JS Bach: Gottes zeit ist die Allerbeste Zeit (Actus tragicus) BWV 106 (c. 1707)

A comprehensive biography

The prime resource for all things Cantata is www.bach-cantatas,com

A pdf version of a piano-vocal or full score can be found here. Scroll down to 106.

A probably far too complex discussion can be found here.

J.S. Bach (1685-1750)
Johann Sebastian Bach is arguably the finest composer of the Baroque era. Bach's greatest accomplishment in vocal music are his more than 200 liturgical cantatas and his four settings of the Passion of Christ. As part of his responsibilities as kapellmeister, or leader of church music, at the various Lutheran churches where he worked, Bach was responsible for rehearsing the choir, providing music for all the services as well as composing a new cantata practically every week.
Lutheranism is an offshoot of Catholicism founded by Martin Luther in 1511. Its main distinction from Catholicism is its belief in "justification by faith", the idea that an individual's faith alone is necessary for salvation, not priestly intercession or the sacraments of the Roman Catholic church. A major innovation in this new church was the concept of congregational singing. (Congregational singing in the current Catholic litrugy dates only as far back a the Second Vatican Council of the 1960s.) For music, Luther used chorales, strophic hymns set to simple melodies that reflect, paraphrase or explain scripture. Many of these hymns were originaly popular tunes or fragments of Catholic chant, others were composed by Luther himself; the same melody could have several texts associated with it. In the Lutheran tradition chorales were treated in one of three ways, either they were harmonized (for instance Bach's harmonization of the chorale melody Mit Fried und Freud ich fahr dahin "With peace and joy I depart") or set as part of polyphonic compositions, either for organ (for instance Bach's Chorale Prelude based on the same Chorale tune, Mit Fried und Freud) or larger ensemble. The same chorale tune is sung by the alto in section 3b of the cantata. While the chorales formed the core of the musical experience of a Lutheran service, there were also larger-scale musical works. The cantata was this larger-scale work, a particularly Lutheran genre of music that functioned as a poetic elaboration or compact summary of the subject of the Sunday Sermon; indeed the cantata was usually heard after the Gospel reading and before the homily. Their text was a pastiche of Biblical quotations, chorale verses and free poetry. Generally, cantatas are in multiple sections and intersperse movements for choir with movements for soloists. They are sometimes unified by a particular chorale melody.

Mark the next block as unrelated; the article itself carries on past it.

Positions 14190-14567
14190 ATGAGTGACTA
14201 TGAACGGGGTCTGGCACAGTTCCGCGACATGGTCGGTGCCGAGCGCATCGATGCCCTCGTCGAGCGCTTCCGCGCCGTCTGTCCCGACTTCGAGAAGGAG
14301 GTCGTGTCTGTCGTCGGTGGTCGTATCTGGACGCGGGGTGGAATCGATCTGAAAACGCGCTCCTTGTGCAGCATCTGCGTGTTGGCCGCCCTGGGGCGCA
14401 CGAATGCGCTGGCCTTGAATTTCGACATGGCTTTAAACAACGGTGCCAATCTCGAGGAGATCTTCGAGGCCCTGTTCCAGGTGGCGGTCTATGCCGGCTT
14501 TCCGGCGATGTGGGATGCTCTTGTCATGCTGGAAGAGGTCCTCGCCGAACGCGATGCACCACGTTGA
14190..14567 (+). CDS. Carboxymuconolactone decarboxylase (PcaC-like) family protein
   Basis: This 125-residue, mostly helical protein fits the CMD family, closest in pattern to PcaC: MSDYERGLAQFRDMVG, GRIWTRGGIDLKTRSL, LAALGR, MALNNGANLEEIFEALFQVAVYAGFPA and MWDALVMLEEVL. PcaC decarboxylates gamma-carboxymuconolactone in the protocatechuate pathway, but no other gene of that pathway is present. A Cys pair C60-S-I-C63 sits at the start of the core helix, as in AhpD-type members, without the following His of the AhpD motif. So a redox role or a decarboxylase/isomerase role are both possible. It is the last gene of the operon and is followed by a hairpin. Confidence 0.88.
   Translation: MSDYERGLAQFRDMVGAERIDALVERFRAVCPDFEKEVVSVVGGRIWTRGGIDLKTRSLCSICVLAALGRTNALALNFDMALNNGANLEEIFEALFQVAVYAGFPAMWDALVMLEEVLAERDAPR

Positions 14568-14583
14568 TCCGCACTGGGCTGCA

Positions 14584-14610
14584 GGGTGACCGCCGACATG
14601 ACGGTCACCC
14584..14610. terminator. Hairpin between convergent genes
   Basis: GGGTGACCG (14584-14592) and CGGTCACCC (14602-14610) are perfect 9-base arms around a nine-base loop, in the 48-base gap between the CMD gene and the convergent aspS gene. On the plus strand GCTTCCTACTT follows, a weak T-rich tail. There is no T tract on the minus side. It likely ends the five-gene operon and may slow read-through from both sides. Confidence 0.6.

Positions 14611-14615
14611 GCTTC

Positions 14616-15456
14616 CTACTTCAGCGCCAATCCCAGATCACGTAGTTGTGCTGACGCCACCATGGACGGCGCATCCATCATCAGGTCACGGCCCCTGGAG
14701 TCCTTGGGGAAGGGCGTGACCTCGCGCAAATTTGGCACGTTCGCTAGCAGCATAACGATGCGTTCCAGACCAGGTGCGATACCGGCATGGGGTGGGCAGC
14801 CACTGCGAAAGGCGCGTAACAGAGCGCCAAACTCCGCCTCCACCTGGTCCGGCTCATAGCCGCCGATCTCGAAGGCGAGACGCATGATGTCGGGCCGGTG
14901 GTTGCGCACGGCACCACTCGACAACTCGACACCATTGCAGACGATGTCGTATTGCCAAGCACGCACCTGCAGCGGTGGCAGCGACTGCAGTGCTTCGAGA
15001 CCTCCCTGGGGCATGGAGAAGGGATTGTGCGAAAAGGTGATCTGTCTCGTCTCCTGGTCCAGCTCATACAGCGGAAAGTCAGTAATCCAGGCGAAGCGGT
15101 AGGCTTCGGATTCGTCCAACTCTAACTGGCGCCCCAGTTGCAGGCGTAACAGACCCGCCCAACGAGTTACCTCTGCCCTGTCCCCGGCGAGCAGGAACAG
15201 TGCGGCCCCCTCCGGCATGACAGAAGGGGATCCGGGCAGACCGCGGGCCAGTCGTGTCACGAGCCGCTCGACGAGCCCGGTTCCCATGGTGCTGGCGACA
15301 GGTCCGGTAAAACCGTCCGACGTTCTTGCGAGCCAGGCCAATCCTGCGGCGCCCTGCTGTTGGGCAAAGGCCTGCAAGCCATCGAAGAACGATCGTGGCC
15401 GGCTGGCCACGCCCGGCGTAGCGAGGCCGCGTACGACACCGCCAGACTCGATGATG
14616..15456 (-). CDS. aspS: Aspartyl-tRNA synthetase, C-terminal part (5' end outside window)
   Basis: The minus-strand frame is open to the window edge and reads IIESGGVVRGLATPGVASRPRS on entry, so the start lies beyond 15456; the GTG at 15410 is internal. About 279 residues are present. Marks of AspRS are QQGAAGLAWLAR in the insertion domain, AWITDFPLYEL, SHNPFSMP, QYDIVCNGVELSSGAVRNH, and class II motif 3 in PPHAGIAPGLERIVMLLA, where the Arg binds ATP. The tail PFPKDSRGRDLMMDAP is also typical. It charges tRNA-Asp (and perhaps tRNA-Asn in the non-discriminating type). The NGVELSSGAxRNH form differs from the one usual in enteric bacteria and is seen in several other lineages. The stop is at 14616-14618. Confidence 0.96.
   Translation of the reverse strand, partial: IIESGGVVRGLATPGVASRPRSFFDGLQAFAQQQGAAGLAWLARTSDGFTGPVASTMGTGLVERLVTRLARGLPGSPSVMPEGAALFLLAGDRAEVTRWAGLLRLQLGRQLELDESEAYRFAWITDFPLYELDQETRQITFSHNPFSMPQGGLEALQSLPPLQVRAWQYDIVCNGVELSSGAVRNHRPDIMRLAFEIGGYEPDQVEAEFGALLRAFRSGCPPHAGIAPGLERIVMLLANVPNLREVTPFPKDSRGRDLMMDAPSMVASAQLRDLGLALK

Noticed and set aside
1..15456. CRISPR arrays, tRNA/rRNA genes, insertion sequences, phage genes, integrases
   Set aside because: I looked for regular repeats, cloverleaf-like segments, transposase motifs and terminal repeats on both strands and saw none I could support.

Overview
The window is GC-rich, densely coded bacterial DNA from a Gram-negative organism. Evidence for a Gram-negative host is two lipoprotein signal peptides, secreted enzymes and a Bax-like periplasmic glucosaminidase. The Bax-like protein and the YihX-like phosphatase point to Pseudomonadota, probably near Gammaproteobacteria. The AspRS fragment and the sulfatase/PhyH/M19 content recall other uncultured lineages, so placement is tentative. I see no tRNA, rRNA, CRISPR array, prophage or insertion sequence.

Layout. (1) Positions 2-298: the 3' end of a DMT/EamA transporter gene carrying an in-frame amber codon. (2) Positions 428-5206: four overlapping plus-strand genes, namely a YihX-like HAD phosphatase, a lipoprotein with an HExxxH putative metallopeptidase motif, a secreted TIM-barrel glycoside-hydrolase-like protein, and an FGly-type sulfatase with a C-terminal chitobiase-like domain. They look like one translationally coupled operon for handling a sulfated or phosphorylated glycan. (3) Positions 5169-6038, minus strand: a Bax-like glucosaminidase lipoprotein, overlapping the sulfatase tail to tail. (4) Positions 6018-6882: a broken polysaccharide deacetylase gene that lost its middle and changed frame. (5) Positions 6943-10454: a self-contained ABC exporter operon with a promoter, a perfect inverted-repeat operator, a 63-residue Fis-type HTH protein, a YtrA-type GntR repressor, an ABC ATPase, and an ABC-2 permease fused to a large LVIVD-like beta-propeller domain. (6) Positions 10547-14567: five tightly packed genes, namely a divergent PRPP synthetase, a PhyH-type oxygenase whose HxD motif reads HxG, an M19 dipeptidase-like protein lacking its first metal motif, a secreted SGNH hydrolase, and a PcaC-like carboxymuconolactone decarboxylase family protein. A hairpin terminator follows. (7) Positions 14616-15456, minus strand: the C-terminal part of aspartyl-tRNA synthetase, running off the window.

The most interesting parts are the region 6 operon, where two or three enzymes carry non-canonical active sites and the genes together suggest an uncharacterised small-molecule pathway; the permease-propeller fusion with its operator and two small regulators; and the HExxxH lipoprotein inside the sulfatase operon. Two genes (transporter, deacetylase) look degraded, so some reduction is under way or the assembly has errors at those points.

Things to Note
Cantata 106 is an example of a through-composed cantata and is believed to have been written on the death of one of the young J.S. Bach's uncles in 1707. Bach's early cantatas have been characterised as mystical owing to their dense rhetoric and symbolism as well as their trenchant Biblical interpretation.